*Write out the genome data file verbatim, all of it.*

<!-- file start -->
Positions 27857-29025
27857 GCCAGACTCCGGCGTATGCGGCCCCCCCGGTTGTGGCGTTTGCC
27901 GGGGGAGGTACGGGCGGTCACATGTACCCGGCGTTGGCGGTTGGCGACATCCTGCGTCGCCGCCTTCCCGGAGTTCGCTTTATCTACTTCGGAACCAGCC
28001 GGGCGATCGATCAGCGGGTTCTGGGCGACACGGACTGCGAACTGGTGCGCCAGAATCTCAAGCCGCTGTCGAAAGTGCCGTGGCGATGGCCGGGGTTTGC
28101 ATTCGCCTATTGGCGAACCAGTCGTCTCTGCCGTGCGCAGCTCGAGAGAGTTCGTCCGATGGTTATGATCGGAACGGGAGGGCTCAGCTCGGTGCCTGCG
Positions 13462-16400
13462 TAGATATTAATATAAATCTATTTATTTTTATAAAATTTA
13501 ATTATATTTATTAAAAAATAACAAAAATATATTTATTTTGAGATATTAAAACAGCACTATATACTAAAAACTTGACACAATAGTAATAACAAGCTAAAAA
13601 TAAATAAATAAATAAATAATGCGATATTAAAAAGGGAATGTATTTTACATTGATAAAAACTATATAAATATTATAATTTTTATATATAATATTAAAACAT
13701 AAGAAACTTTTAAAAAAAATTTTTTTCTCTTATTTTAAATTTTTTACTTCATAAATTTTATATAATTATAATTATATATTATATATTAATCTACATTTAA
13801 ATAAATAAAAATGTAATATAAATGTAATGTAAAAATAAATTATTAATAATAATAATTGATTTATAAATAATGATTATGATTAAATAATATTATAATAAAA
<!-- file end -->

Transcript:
Positions 27857-29025
27857 GCCAGACTCCGGCGTATGCGGCCCCCCCGGTTGTGGCGTTTGCC
27901 GGGGGAGGTACGGGCGGTCACATGTACCCGGCGTTGGCGGTTGGCGACATCCTGCGTCGCCGCCTTCCCGGAGTTCGCTTTATCTACTTCGGAACCAGCC
28001 GGGCGATCGATCAGCGGGTTCTGGGCGACACGGACTGCGAACTGGTGCGCCAGAATCTCAAGCCGCTGTCGAAAGTGCCGTGGCGATGGCCGGGGTTTGC
28101 ATTCGCCTATTGGCGAACCAGTCGTCTCTGCCGTGCGCAGCTCGAGAGAGTTCGTCCGATGGTTATGATCGGAACGGGAGGGCTCAGCTCGGTGCCTGCG
Positions 13462-16400
13462 TAGATATTAATATAAATCTATTTATTTTTATAAAATTTA
13501 ATTATATTTATTAAAAAATAACAAAAATATATTTATTTTGAGATATTAAAACAGCACTATATACTAAAAACTTGACACAATAGTAATAACAAGCTAAAAA
13601 TAAATAAATAAATAAATAATGCGATATTAAAAAGGGAATGTATTTTACATTGATAAAAACTATATAAATATTATAATTTTTATATATAATATTAAAACAT
13701 AAGAAACTTTTAAAAAAAATTTTTTTCTCTTATTTTAAATTTTTTACTTCATAAATTTTATATAATTATAATTATATATTATATATTAATCTACATTTAA
13801 ATAAATAAAAATGTAATATAAATGTAATGTAAAAATAAATTATTAATAATAATAATTGATTTATAAATAATGATTATGATTAAATAATATTATAATAAAA